It's one of those deals that starts out decent and finishes big, but boy is it slooooooooooooooooow in the middle.

This is the old city-women-in-the-woods story first popularized by the immortal I Spit on Your Grave. But it doesn't have the real grit it needs to be the true female Deliverance they were trying for.

Nice shot, though.
Four dead bodies. One dead moose. One dead sheep. Six breasts. Stomach-gouging. One motor vehicle chase. Spear through the shoulder.

Deadly knife-flinging. Crossbow to the chest. Cliff-plunging. Gratuitous aardvarking in flashback. Five Kung Fu scenes, two with sharp sticks. Rifle-butt Fu.

Drive-In Academy Award nominations for...
Lawrence King as the pelt-wearing wildman who dances around screaming "You've got nice things! I like nice things!" and telling his three hostages, "Choosing a wife is a big thing in a man's life."

Dan Haggerty as the gruff big-game guide who says, "I'm already dead, son--I died when you died."

Three stars.
Joe Bob says check it out.
Joe Bob's Find That Flick
This week's brain-baffler comes from...Lisa Small of Arlington, Va.:

"Joe Bob, honey, I once saw a tiny clip from a B movie in the early days of cable. It was some sort of vampire movie in which people were bitten on the wrist--a gay vampire flick?--and part of the theme music was Disco Beavers from Outer Space. Please, Joe Bob, please. I want to see this movie again. What's its name?"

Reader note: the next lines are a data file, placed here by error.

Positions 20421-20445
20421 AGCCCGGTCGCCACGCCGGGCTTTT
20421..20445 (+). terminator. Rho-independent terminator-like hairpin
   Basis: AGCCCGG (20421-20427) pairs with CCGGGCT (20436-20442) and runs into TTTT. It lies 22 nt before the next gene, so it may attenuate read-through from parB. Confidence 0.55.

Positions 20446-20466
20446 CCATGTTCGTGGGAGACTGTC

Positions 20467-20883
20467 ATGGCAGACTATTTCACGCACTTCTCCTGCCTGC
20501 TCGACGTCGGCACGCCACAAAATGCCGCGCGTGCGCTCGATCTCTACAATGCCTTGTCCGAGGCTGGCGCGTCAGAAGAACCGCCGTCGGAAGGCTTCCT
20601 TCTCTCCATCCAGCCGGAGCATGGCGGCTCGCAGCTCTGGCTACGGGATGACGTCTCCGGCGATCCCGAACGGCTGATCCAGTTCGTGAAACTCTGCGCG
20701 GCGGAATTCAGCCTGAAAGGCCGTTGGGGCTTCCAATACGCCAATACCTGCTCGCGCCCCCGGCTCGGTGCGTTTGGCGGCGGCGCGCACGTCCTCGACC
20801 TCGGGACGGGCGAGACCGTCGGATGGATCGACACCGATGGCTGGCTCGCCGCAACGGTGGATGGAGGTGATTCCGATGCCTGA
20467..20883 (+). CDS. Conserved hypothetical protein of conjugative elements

A video will be awarded to the correct answer. Send "Find That Flick" questions and solutions to Joe Bob Briggs, P.O. Box 2002, Dallas, Texas 75221.

We Have a Winner!
In a recent column, Sally Vandershaf of Orinda, Calif., wrote:
"I'd like to know which movie this is! I remember one scene in particular. This guy in the movie got a package of binoculars as a present in the mail. Just as he received it, the screen did this blurry, wavy thing, which was really a warning to people that something bad might be coming. He put the binoculars up to his face, to his eyes, and suddenly daggers came out of the binoculars and went into his eyes. There were other scenes like that, too.

"One lady went into her bedroom and sat down at her dresser to get ready to go to bed. She does all the things she would normally do before going to bed and then lays down on the bed. The second she laid on the bed, she looked up and saw this guy looking down at her from a lamp over the bed.

"I screamed! I wasn't prepared for that kind of shock at four years old. He jumped down on her and cut off her head! They showed it. I saw it, even though I had my eyes covered. "

We received 15 correct answers, so our winner was chosen by drawing. And he is...Brian Yelverton of Salem, Mass.:

"Another fairly easy one. The film Sally is looking for is Horrors of the Black Museum, a 1959 release, I believe. It was produced by Herman Cohen, who also did the giant ape film Konga.

"It's a nasty little story about an author of true crime books who decides to provide his own subject matter, doing some imaginative murders with the aid of a deformed assistant. The spike-ejecting binoculars were the highlight, but he also used ice tongs, acid and a booby-trapped bed. I read that it was advertised as being in Hypnovision."

Copyright 1995 by Joe Bob Briggs. Distributed by NYT Special Features/Syndication Sales.

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Joe Bob Briggs